The U.S. Department of Education has launched a far-reaching investigation into Louisiana State University’s compliance with federal campus safety
The U.S. Department of Education has launched a far-reaching investigation into Louisiana State University’s compliance with federal campus safety laws, less than three months after a USA TODAY investigation uncovered widespread mishandling of sexual misconduct allegations by the university’s athletic department and broader administration.
The investigation will begin immediately and focus in part on LSU athletics and Greek life, a Department of Education official wrote in a Feb. 2 letter to LSU Interim President Tom Galligan that was obtained by USA TODAY. The letter said that the department had received complaints alleging “a pattern of conduct that resulted in serious violations of the Clery Act,” a 1990 federal law aimed at transparency around campus crime policy and statistics.
Recent media coverage of the school contributed to its concerns, wrote Lisa Bureau, an acting director with the department’s enforcement and consumer protection unit.
The Advocate first reported on the investigation Friday.
The objective of the investigation is to “further assess the nature and extent of any violations” and “ensure that effective remedial action is taken, as needed,” the letter said. LSU officials can expect to be “in regular contact with” department officials throughout the review. At its conclusion, the department will issue any preliminary findings of violations and recommendations, as well as prepare a written report. The investigation is open-ended, with no estimated completion date.
“Taken together, our analysis of the complaints and media accounts raise serious concerns about LSU’s compliance and the effects that any violations may have on victims of crime and the accuracy and completeness of the University’s crime statistics and other campus safety information,” Bureau wrote.
As part of the probe, the department is seeking access to employees for interviews and a trove of records, including incident reports and complaints regarding “the alleged misconduct of any kind by Greek life organizations, student athletes,” and other recognized student groups from 2016 to 2019.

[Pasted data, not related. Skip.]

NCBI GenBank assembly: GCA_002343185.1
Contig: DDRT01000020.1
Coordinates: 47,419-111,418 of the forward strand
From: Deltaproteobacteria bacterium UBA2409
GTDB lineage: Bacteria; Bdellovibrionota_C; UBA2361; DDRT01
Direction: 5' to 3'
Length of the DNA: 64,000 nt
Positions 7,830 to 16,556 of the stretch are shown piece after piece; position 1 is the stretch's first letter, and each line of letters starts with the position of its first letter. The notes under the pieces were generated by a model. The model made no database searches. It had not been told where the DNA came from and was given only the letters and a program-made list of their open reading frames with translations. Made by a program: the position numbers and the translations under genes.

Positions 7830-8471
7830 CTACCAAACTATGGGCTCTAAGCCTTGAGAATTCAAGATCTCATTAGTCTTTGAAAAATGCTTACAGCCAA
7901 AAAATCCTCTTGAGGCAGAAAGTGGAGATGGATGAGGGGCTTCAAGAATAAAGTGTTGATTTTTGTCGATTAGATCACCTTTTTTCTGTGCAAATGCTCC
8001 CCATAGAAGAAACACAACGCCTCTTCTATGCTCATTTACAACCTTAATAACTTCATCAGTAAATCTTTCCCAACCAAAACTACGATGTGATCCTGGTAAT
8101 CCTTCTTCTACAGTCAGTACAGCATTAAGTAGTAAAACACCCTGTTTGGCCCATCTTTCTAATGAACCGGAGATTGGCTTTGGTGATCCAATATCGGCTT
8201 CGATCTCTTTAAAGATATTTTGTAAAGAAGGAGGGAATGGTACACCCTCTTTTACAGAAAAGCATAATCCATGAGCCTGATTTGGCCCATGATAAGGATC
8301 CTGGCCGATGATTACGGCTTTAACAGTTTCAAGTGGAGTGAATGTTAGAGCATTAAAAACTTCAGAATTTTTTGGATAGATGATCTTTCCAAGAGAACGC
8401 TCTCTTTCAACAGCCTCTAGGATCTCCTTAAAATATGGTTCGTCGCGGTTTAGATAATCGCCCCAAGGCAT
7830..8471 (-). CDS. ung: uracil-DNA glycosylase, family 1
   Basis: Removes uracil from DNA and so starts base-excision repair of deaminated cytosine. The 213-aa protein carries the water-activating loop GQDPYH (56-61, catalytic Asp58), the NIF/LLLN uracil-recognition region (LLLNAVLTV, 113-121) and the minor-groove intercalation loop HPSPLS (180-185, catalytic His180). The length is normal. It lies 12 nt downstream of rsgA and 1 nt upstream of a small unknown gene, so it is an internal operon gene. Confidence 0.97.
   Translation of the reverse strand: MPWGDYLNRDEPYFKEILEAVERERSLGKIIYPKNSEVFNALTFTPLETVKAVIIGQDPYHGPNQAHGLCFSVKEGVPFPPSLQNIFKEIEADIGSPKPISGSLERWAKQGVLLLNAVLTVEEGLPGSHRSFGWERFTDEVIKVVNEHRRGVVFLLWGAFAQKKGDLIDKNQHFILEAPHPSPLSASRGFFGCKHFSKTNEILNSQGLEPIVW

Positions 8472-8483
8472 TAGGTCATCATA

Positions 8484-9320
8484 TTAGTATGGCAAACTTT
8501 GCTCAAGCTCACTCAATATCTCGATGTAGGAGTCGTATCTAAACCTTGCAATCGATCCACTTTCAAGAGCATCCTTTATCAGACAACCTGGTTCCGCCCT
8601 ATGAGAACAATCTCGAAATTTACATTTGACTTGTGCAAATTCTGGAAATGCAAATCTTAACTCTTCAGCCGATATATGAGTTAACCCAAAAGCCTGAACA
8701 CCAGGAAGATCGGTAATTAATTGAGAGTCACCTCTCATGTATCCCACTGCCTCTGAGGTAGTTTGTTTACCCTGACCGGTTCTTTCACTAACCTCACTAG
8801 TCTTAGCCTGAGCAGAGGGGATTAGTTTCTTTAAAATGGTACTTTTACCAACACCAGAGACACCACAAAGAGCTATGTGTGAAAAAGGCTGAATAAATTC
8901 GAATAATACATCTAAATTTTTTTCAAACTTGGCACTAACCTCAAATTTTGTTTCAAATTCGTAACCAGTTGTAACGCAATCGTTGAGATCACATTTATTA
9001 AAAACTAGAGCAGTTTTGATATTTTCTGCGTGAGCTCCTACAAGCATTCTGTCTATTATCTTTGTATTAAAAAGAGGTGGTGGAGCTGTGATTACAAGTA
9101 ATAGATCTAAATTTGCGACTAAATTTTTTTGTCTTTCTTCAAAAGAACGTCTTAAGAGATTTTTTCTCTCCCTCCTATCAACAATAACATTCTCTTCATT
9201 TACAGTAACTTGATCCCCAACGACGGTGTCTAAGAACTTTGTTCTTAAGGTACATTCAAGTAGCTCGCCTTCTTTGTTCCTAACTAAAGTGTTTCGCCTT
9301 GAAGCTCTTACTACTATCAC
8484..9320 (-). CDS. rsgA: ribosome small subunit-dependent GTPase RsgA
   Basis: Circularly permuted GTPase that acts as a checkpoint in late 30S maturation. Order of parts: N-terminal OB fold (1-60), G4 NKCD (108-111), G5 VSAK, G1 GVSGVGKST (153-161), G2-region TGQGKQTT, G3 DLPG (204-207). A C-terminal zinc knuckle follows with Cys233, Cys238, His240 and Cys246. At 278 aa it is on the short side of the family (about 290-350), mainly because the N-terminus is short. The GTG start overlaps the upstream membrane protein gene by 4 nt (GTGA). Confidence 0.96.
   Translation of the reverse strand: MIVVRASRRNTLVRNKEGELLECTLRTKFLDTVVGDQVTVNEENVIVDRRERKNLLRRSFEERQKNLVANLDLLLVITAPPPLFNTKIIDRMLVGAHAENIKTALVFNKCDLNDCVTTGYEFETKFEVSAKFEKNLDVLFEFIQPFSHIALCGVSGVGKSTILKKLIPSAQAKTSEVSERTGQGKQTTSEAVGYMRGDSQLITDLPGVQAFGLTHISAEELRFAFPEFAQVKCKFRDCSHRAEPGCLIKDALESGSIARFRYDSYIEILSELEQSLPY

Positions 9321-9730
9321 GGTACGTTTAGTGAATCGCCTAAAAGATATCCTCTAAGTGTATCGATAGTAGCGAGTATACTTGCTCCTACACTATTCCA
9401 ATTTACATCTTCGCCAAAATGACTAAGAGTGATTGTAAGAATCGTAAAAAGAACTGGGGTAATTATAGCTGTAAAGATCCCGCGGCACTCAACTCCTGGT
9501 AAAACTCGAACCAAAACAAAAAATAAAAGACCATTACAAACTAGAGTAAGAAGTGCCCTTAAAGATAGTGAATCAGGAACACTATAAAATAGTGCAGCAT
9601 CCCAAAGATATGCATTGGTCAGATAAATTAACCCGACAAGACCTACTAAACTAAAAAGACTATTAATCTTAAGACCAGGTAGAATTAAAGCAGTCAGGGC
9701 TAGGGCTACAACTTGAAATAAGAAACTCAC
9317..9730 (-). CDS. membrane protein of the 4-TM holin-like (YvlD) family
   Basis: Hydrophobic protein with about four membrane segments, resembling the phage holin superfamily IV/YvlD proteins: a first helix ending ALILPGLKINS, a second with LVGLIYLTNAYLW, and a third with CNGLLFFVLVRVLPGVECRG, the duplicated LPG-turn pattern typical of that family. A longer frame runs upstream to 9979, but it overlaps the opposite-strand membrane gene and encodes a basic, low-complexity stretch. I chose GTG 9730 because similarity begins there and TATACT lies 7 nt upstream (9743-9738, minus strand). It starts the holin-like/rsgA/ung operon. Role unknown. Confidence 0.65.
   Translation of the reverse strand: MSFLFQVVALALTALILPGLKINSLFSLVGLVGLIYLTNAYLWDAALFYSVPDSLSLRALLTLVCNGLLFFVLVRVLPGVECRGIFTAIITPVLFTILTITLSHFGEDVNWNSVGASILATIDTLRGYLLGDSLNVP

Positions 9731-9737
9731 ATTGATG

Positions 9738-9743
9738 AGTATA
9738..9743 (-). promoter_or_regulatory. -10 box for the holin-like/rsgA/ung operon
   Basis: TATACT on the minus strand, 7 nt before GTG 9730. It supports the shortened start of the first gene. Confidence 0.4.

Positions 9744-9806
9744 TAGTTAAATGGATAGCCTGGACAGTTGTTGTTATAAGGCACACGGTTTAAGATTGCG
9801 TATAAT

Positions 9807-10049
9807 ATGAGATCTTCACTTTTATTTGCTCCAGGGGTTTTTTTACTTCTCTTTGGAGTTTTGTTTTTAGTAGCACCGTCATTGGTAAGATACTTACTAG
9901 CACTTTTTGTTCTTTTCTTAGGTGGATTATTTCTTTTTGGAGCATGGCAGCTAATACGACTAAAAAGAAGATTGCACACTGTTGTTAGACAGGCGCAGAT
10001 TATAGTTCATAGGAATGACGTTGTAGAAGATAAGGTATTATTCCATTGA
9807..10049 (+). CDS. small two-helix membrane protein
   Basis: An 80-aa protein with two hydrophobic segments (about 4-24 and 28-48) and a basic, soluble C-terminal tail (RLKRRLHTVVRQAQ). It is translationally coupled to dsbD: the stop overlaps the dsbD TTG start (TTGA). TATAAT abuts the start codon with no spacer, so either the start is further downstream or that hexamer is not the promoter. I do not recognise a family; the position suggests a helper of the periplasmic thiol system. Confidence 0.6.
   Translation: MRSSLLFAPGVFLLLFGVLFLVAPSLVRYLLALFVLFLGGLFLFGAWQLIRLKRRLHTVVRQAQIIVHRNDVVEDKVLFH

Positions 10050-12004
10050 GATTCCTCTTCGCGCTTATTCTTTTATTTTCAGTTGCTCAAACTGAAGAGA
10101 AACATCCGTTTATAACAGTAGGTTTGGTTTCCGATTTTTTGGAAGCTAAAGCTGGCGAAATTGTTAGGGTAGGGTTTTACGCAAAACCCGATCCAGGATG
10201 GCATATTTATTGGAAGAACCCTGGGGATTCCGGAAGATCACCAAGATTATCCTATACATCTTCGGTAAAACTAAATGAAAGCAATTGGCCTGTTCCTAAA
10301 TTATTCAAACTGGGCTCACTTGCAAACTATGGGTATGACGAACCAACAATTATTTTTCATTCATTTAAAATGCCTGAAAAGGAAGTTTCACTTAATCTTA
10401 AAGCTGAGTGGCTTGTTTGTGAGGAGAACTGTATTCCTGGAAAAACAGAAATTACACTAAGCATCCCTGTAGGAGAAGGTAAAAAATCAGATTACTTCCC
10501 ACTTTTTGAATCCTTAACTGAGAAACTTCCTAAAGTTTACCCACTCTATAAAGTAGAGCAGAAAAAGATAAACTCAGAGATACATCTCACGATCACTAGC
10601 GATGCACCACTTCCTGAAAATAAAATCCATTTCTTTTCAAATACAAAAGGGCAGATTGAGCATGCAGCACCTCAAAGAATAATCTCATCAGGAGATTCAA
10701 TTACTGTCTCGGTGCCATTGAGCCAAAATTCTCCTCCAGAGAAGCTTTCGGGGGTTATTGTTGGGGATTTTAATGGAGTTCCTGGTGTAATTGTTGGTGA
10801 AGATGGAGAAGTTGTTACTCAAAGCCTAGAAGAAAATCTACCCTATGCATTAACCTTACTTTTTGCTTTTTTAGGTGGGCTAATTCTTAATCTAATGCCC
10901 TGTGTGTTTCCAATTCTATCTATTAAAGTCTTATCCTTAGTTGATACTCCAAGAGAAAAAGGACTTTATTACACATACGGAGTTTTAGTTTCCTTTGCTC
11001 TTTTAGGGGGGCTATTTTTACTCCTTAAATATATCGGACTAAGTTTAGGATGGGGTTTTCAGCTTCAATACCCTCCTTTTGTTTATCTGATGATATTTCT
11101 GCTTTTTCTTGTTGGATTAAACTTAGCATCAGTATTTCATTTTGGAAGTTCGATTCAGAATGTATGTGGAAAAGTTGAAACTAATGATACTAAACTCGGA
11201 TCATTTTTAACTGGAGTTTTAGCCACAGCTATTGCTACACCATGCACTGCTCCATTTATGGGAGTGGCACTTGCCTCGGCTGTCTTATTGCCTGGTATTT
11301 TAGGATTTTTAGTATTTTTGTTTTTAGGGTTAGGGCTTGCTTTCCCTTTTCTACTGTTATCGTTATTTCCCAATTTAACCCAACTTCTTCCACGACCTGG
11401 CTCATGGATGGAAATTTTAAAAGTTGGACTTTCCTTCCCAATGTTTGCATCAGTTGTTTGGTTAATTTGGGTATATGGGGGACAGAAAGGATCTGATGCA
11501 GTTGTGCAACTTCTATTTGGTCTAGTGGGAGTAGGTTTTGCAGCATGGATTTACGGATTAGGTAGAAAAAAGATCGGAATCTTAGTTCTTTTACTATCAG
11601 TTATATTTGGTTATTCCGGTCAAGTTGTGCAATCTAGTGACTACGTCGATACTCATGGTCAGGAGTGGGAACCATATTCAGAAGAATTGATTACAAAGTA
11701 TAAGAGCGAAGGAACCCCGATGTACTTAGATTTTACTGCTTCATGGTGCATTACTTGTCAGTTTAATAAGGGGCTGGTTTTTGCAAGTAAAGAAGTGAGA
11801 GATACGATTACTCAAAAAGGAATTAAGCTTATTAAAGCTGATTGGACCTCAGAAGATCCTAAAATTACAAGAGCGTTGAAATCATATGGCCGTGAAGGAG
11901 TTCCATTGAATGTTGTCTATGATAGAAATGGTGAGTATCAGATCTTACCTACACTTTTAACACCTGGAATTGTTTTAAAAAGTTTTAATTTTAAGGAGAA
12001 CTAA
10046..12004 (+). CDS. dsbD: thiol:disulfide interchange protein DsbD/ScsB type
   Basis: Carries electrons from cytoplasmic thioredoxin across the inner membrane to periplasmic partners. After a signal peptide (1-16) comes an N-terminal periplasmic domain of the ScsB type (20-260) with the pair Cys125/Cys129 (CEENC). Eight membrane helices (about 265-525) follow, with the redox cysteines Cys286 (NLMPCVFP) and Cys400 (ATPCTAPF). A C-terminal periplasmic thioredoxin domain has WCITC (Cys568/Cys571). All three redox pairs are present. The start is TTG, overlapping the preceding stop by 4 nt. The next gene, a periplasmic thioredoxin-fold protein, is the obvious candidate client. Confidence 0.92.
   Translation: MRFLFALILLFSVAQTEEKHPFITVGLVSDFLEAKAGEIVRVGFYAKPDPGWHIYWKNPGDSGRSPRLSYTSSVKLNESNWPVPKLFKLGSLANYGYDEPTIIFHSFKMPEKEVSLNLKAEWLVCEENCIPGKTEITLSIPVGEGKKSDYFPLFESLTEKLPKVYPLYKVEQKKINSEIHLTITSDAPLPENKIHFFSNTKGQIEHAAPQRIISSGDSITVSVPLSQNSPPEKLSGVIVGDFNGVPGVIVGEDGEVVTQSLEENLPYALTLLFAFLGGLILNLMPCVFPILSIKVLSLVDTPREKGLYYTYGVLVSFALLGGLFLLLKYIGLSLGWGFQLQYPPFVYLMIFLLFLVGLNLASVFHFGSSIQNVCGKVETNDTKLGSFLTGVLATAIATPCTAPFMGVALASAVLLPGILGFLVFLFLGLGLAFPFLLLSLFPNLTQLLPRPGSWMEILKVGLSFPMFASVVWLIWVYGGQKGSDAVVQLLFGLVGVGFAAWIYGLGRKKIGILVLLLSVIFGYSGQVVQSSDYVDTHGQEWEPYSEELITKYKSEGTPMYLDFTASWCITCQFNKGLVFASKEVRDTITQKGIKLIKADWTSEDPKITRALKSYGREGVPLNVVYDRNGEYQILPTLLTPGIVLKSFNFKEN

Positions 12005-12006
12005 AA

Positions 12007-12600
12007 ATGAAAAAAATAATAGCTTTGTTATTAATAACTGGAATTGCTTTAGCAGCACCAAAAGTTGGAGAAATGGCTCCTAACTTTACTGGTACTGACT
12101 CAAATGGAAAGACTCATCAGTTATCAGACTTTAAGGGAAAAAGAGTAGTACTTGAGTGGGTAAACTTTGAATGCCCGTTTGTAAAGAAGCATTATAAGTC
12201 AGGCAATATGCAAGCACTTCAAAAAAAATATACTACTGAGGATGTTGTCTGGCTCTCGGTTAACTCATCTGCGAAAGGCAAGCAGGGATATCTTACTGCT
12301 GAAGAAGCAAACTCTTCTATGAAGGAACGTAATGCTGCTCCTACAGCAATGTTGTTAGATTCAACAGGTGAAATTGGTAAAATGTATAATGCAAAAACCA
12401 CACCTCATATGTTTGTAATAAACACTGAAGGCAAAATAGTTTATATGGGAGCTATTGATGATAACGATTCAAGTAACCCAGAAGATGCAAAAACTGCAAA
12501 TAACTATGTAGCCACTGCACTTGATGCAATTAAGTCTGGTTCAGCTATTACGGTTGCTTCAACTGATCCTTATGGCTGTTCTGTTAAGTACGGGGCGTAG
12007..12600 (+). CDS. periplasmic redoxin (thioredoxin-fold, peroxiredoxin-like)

Other records sought include crime statistics, arrest logs, referrals for disciplinary actions for drug, liquor and weapons offenses, police department policies and procedures, and sexual assault and dating violence training and prevention program materials.
“This week, LSU was notified that the U.S. Department of Education would be conducting a campus crime program review related to Clery Act requirements,” said LSU spokesman Ernie Ballard in a statement. “Campus safety and the well being of those at LSU is always our priority, and following Clery guidelines for reporting and notifying the campus community is an important part of crime prevention that we take extremely seriously.”
LSU has been under fire for its mishandling of sexual misconduct complaints since August, when a USA TODAY investigation revealed that school officials had turned a blind eye toward two students’ rape allegations against former star running back Derrius Guice, when he was a freshman with the team.
Two months later, a second USA TODAY investigation revealed that LSU’s failure to adequately address sexual misconduct went beyond Guice. Officials in the university’s athletic department and Title IX office had repeatedly ignored complaints against abusers, denied victims’ requests for protections and subjected them to further harm by known perpetrators.
In response to the article, representatives from more than a dozen LSU student groups called for the resignation of anyone who has mishandled Title IX complaints, and roughly 200 students marched in protest on LSU’s campus. Louisiana Gov. John Bel Edwards called for an independent investigation into the school.
Amid the fallout, Galligan acknowledged LSU’s failings in a statement to students, apologized and announced the school had hired an outside law firm, Husch Blackwell, to review its Title IX procedures. The review is expected to cover “who knew what and when” in its handling of roughly 60 individual case files, including those first made public by USA TODAY, Galligan said. That review, which focuses on cases from the years 2016 to 2018, is scheduled to conclude later this month.
In December, USA TODAY uncovered a 2018 report by Louisiana State University’s lead Title IX investigator, which showed that top athletic department administrators had skirted the school’s sexual misconduct policies by keeping allegations against athletes in house. Yet LSU did nothing to correct the problem at the time, USA TODAY found.